# 39461


Studio portrait of a young boy wearing an embroidered jacket. Yass (or Burrowa, or Young), New South Wales, 1868 or 1869.

$165.00 AUD

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Albumen print photograph, carte de visite format, 104 x 63 mm (mount); verso with the imprint of ‘Boston & Barker, Artist Photographers’; some scattered light foxing, else very good condition; the mount is clean and stable.

A rare example of a carte de visite studio portrait taken by travelling professional photographers who were only briefly active in the Yass-Burrowa-Young district, between August 1868 and May 1869.

The photographic firm of Boston & Barker is not listed in Davies & Stanbury (The Mechanical Eye in Australia). There can be little doubt, however, that the Boston in this partnership refers to Thomas Boston, a professional photographer who had been operating in Newtown in Sydney, and who would later work in the Hawkesbury district at Windsor. The identity of Barker is a mystery – perhaps he was an artist specialised in colouring photographs, rather than a photographer. The pair arrived in Yass, on the Southern Tablelands of New South Wales, from Sydney in the winter of 1868, and opened a studio there. From The Yass Courier, 12 August 1868:

BOSTON & BARKER Artist Photographers, HAVE ARRIVED from SYDNEY, and will open their GALLERY IN YASS in a few days, for the purpose of taking PORTRAITS in every style of the art. Cartes de Visite, plain or coloured ; Glass Portraits of various descriptions ; Minatures in Brooches or Lockets ; Views of Residences, &c., taken by them will be finished in a style which must ensure entire satisfaction, MESSRS BOSTON & BARKER wish to mention that they will be prepared to take FAMILY GROUPS in sizes suitable for framing ; also, CABINET PORTRAITS, having purchased from Melbourne a superior set of lenses specially adapted for that purpose. SPECIMENS will shortly be on view at their Gallery, the entrance to which is by the private door to the Yass Hotel, next to Mr Jackson’s, Saddler.’

However, it appears that while Boston and Barker did establish a semi-permanent studio (or ‘gallery’) in Cooma Street, Yass, their business plan entailed travelling throughout the district and making short stays in various townships where they would advertise their temporary services in the local newspaper. This is borne out by the wording of the following notice in The Yass Courier on 29 August 1868:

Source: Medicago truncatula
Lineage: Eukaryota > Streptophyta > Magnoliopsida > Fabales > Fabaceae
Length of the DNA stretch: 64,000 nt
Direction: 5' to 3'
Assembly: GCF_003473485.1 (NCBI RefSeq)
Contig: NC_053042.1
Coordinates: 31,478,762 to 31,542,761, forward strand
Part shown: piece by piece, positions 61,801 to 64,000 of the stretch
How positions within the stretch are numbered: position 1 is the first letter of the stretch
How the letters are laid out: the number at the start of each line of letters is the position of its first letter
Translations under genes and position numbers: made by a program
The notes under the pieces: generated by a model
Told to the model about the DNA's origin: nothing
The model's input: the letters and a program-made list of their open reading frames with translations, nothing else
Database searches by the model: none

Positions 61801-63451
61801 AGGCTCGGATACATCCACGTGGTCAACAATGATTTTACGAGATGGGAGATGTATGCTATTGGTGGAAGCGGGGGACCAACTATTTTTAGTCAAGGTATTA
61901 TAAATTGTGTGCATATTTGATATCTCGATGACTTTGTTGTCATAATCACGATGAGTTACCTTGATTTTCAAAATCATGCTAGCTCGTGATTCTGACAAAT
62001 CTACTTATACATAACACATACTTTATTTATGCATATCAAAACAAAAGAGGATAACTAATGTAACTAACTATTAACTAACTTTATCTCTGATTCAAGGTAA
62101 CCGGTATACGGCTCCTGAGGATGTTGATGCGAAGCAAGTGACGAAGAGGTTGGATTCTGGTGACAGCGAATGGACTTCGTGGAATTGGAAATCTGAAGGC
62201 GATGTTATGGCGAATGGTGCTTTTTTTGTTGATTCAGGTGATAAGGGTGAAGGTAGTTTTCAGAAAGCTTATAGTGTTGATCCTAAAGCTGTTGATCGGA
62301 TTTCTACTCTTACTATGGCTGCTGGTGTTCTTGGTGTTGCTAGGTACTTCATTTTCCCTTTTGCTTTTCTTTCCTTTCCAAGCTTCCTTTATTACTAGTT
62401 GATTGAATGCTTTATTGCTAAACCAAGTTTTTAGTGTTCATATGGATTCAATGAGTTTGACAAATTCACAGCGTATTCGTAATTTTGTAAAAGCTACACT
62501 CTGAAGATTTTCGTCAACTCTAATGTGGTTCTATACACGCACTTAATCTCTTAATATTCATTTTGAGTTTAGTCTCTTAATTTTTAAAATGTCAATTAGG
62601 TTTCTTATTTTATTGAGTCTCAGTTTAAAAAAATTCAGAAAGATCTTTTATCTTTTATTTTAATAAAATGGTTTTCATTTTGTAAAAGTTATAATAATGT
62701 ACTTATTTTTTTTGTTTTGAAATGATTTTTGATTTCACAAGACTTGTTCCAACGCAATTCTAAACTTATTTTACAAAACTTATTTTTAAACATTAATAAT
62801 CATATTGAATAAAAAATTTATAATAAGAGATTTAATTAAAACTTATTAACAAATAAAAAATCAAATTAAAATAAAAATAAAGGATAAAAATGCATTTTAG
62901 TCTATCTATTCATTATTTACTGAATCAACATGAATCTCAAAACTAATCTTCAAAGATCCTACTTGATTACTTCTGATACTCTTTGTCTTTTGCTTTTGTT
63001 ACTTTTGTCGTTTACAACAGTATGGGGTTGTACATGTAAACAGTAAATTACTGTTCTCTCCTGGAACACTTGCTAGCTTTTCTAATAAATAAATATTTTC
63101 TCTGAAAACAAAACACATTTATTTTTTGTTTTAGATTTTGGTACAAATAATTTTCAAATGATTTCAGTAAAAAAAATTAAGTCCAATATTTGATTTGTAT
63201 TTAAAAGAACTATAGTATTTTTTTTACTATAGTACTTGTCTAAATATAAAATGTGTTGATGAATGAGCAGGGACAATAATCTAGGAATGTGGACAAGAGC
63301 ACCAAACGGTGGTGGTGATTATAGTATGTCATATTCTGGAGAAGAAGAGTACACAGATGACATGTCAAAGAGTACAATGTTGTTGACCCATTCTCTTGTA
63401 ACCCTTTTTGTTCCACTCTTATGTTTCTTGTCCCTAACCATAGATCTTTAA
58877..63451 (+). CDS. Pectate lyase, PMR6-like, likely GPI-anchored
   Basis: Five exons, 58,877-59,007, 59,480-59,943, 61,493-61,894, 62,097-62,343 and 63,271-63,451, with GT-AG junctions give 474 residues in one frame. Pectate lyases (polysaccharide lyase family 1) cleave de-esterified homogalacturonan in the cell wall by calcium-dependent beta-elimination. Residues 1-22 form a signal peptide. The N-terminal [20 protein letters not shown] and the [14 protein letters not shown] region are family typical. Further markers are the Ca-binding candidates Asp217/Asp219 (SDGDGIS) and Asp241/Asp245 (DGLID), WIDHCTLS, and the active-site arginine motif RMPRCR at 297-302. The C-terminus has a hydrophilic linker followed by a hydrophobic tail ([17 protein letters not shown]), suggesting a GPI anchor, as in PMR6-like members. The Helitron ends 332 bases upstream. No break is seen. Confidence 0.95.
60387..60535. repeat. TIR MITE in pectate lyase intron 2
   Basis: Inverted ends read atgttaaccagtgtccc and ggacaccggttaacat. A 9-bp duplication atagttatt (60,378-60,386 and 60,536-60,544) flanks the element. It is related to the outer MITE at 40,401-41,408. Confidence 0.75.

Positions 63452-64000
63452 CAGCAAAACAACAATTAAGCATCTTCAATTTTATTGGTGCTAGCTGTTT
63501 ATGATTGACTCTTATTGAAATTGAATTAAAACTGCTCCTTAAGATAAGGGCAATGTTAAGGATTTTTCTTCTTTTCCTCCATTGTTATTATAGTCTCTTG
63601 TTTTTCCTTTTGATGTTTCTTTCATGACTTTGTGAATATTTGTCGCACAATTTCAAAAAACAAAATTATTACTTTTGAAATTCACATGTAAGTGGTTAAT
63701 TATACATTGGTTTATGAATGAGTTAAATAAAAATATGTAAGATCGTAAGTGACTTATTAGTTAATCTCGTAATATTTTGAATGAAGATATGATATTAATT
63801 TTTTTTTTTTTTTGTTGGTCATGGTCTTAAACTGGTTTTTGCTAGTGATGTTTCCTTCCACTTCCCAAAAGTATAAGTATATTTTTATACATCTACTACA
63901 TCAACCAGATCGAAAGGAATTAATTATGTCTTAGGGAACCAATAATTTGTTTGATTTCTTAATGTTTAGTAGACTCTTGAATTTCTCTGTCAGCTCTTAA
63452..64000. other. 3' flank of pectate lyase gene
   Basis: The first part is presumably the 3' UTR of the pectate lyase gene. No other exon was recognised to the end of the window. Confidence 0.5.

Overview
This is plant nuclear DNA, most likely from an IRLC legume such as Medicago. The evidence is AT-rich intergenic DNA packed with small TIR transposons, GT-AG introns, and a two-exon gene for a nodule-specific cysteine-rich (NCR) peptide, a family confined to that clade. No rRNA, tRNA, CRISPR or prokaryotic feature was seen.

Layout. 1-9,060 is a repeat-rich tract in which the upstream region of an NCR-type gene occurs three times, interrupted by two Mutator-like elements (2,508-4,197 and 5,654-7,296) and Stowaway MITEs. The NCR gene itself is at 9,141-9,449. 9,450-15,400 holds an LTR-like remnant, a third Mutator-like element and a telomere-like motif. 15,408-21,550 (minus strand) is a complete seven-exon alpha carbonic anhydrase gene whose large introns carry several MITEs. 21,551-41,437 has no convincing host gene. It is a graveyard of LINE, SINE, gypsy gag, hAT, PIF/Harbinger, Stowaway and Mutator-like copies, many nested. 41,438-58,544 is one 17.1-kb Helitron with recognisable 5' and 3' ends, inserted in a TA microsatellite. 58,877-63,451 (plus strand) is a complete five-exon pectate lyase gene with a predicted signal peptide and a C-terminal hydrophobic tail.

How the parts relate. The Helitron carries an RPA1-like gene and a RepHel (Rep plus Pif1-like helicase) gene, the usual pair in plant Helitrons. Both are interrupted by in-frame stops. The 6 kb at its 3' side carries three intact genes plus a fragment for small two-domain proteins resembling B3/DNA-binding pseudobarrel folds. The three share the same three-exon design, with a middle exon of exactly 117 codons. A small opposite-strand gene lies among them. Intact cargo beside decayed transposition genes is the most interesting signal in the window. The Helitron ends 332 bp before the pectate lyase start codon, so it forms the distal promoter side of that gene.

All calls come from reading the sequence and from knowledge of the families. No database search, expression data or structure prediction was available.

‘BOSTON & BARKER ARE now taking PORTRAITS in every style, at their GALLERY, Cooma-street. Intending visitors are requested to make an early call, as their stay is limited. CARTES DE VISITE, 4 for 10s. ; additional copies. 1s. 6d. each. Coloured Portraits in case, complete, from 3s. An inspection of specimens taken in Yass is invited.’

On 16 January 1869, Boston & Barker closed their Yass studio altogether and travelled north to nearby Burrowa (Boorowa), where they set about establishing another gallery (The Yass Courier, 19 January 1869).

The firm’s peripatetic activity is well illustrated in this notice which appeared in The Burrangong Argus, 10 April 1869, during their short visit to Young, situated to the west of Boorowa:

PHOTOGRAPHY.—Messrs. Boston and Barker, who have been located opposite the Empire Hotel during the past six or seven weeks, have requested us to state they will be leaving Young immediately after the races. Those who have not yet availed themselves of the opportunity afforded by the visit of these artists should, therefore, do so before they leave.

By May 1869 the partnership was back working in Burrowa again. A notice to this effect in The Yass Courier, 18 May 1869, is, however, the last mention of the firm’s activity. We assume that the partnership was dissolved around this date, and that Boston, at least, returned to Sydney.

We are inclined to believe that the lovely oval format portrait of a young boy we offer here was taken in Boston & Barker’s principal Yass establishment, in 1868. However, it could certainly have been taken in one of the firm’s other ‘galleries’ – in Boorawa or Young, for example – since the painted architectural interior back drop, studio carpet and chair were all portable items that could have been easily transported through the countryside in the covered wagon which would have carried the firm’s photographic equipment.